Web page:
Science: Serendipity The secrets of mirth control

LAST YEAR, the scientific journal Nature reported the story of a 16-year-old girl, known only as AK, who suffered from severe epileptic seizures. She was to undergo surgery to remove the small section of her brain responsible for triggering the seizures, but prior to the operation it was necessary to carry out a detailed survey of her brain. This was a precautionary procedure aimed at checking that the operation would not remove or damage any important brain tissue.

The survey required the team of surgeons, led by Itzhak Fried from UCLA Medical School, to apply an electrical current to 85 specific sites on AK's brain. Suddenly, when Professor Fried stimulated one particular set of sites contained within an area the size of a postage stamp, the girl began to smile. He had inadvertently discovered a part of the brain that somehow controls smiling. It is situated in the left superior frontal gyrus, which is more or less at the top of the head. If Fried increased the current, the smile turned into a giggle, and if he increased it further, the giggle turned into raucous laughter.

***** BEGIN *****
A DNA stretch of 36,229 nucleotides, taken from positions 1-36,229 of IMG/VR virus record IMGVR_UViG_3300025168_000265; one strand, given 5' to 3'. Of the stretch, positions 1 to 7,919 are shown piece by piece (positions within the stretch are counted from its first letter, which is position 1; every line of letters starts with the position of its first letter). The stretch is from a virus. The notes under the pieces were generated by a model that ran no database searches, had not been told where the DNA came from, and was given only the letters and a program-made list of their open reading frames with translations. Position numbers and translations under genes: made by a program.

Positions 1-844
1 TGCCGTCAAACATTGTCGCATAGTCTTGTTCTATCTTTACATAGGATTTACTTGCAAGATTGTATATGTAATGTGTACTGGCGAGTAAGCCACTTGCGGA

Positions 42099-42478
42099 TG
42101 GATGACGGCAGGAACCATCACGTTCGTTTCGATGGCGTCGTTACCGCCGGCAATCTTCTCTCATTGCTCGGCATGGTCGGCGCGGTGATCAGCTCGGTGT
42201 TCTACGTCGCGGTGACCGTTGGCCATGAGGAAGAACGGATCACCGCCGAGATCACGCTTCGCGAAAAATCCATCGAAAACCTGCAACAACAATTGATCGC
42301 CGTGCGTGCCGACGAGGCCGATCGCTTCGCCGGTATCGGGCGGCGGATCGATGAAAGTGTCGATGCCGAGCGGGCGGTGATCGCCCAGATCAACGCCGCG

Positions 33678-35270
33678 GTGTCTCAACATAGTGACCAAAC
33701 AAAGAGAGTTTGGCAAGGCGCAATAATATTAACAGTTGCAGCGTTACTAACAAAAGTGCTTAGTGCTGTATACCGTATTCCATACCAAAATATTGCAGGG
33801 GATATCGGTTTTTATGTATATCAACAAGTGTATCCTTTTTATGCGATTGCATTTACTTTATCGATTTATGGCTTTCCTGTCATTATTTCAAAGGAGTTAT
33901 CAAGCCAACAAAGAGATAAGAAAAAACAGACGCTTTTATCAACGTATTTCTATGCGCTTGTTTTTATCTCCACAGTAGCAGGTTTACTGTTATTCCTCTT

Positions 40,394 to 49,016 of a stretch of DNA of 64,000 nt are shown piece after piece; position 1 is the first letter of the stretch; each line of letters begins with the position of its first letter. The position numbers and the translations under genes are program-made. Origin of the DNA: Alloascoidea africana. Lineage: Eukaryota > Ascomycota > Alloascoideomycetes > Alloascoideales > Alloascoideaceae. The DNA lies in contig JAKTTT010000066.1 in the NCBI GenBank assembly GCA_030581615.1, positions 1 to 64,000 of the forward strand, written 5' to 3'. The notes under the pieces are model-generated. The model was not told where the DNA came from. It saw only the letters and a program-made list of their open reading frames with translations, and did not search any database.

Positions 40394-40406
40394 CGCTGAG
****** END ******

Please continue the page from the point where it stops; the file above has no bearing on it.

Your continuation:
Fried's discovery has significant implications for our understanding of laughter. First, smiling is only quantitatively, and not qualitatively, different from laughter. Turning the smile into a laugh did not require stimulation at a different site, it merely required more electricity. Second, if we think of the laughter mechanism as consisting of three distinct stages (seeing something funny, feeling happy, physically laughing), then this particular part of the brain supplies the second and third stages. When the brain was stimulated, the patient reported a sense of glee as well as physically laughing.